Summary – The Gospel in Genesis 1-50 and in the City Genesis has introduced us to the Creator-Redeemer God who graciously gives mankind a garden-temple in which to serve God and from which to extend the worship of God throughout the earth. In Adam all mankind rebels against God and is banished from the temple-garden. Prior to banishment from the temple-garden, a promise is given of a second Adam, who would not succumb to Satan’s temptation and would finally defeat Satan. After the progression of sin and rebellion, mankind and the earth......
Reunion and restoration to Canaan (47:28-50:26) As the story of Genesis winds down, we are wondering about the outcome of the Abrahamic promise that God’s people would bring blessing to the nations. Ironically, the people of God are in exile from their promised land; yet while living as strangers in the midst of a powerful nation, they have opportunity to be the bearers of blessing. Not only do they have opportunity while in exile to bless the nations, but here they receive the blessing of their father, who speaks to each of......
Jacob’s family in Egypt (46:1-47:27) As Jacob and his family go to Egypt during the time of famine, he is assured by the Lord that the Abrahamic promise of numerous descendants will be fulfilled in Egypt and that the covenant family will eventually return to the land of promise. While in an alien land, God continues to bless Joseph with wisdom and influence so that he becomes a blessing to the Egyptians. God prospers His people as they settle in the alien land. ” 27 Thus Israel settled in the land of......
Family disunion in Canaan (37:2-38:30) These chapters demonstrate the far reach of sin even among those chosen to bring blessing to the nations. The family disharmony that temporarily interrupts the advance of God’s purposes is eventually reversed by the gracious work of God. Joseph is the son favored by his father yet envied by his brothers. In their jealousy, they revert to a vicious act of casting their brother into a pit, selling him into slavery, then telling their father that he was killed by an animal. As we read this story,......
Genesis 36:1-37:1 record the descendants of the rejected line of Esau. The prosperity of both Jacob and Esau makes it difficult for them to share the land of Canaan so Esau chooses the higher elevation of what is later called Edom. Esau takes multiple wives one of whom is a descendant of Ishmael, perhaps an attempt to bring some unity to the two lines that were not heirs of the Abrahamic promise. The Edomites create their own alien kingdom to the kingdom of God in establishing themselves in a fortress like land......
In chapter 35, the Lord instructs Jacob to return to the place where Abraham had built and altar and where he had made a vow to the Lord after he had been assured by the Lord that the promise to Abraham belonged to him and his descendants. Jacob returns with a serious commitment to shun idolatry and to worship the Lord. He is keeping the vow he made at Bethel that if the Lord brought him back in peace, then the Lord would be his God and he would honor Him as......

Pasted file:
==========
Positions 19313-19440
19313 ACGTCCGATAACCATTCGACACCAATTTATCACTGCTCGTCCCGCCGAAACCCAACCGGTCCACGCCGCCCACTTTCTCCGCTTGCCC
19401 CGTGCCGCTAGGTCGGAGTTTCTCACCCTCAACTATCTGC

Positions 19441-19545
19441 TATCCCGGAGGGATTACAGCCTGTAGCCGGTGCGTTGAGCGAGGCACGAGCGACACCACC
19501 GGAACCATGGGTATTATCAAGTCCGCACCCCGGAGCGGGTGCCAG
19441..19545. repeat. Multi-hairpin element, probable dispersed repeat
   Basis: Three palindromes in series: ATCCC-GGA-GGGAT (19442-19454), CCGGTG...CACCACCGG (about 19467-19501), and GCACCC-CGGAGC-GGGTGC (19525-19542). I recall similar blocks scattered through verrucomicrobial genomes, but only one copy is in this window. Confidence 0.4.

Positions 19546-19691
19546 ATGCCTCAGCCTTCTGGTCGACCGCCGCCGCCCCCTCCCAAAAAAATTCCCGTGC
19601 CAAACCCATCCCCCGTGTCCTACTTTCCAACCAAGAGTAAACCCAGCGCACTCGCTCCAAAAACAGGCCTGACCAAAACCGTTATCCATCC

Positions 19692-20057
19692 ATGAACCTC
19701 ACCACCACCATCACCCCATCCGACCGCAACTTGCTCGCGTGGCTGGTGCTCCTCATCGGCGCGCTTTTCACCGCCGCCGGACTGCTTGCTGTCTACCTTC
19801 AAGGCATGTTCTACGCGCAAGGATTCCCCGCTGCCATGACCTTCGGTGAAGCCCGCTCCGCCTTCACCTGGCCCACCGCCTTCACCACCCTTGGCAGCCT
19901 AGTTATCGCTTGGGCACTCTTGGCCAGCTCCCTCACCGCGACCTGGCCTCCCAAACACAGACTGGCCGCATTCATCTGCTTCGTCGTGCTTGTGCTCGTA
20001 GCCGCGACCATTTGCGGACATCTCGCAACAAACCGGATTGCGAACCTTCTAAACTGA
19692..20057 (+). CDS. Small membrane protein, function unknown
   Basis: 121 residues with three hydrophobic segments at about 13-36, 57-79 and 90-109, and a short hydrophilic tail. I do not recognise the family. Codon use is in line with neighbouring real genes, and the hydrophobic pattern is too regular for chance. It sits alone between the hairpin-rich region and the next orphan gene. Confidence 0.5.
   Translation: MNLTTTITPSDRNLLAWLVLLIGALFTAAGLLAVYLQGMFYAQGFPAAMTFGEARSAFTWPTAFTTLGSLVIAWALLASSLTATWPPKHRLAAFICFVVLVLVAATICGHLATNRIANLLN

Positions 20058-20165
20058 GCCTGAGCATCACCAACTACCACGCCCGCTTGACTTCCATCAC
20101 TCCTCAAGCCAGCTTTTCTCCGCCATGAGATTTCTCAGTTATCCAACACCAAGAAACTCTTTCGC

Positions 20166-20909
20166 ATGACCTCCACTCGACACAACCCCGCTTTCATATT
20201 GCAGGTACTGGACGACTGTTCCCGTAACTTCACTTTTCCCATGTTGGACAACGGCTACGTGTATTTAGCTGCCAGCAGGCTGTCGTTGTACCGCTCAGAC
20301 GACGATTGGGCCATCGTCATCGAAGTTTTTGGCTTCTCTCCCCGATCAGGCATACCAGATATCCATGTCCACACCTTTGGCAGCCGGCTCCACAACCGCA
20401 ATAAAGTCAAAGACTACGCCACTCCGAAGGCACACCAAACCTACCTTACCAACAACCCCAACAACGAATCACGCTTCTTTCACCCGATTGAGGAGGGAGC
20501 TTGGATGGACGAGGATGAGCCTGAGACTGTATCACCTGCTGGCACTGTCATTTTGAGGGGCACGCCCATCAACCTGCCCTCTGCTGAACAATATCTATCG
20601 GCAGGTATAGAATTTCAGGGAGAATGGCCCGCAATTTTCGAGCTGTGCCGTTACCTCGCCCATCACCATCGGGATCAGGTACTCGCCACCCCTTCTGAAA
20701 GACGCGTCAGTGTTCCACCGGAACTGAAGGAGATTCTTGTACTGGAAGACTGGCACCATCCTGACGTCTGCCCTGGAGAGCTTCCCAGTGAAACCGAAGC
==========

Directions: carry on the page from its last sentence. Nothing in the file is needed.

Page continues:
Genesis 34 is one of those sad chapters in the history of redemption. Jacob’s daughter, Dinah, is raped, humiliated, and then treated like a commodity to be traded for mutual benefits. Jacob appears ready to make the exchange of his daughter for the benefit of prospering in the land – the land already promised to him by the Lord. When Dinah’s brothers hear of the atrocity they first object because the Hivite’s do not bear the covenant sign of circumcision. It appears already that the covenant itself has become less significant than......
Genesis 25:12-27:46 reminds us that God is faithful to fulfill his covenant promises despite human unfaithfulness. Isaac shows a similar failure of faith, as did his father. He lies about Rebecca being his wife and instead of blessing the nations, he arouses disdain from them. Yet, despite Isaac’s unfaithfulness, the Lord blesses him and causes him to prosper. He recovers numerous wells that his father had dug and digs new ones, making his mark as he sojourns in the land of promise. In the land of promise he builds an altar and......
In Genesis 21-22 Abraham’s faith that God would bless the nations through his offspring is now tested. Isaac, the son through whom the promise will be fulfilled, has become for Abraham the visible evidence of that promise. The underlying question of Genesis 22 is this: Is Abraham’s faith still dependent on the Word of God or is it now placed in the physical presence of Isaac? Is Abraham walking by faith or is he walking by sight? Abraham is ordered to offer the son of promise as a sacrifice. Abraham, in obedience......
The promise of God to Abraham to create a new humanity through whom the nations would be blessed comes to fruition with the birth of Isaac. In the midst of that joyous birth, the presence of Hagar and Ishmael appears to be a threat to Sarah who understands rightly that the promise of blessing to the nations comes through Isaac, not Ishmael. Under God’s direction, Abraham sends Hagar and her son away. God provides for them and promises that, as the seed of Abraham, the line of Ishmael would also become a......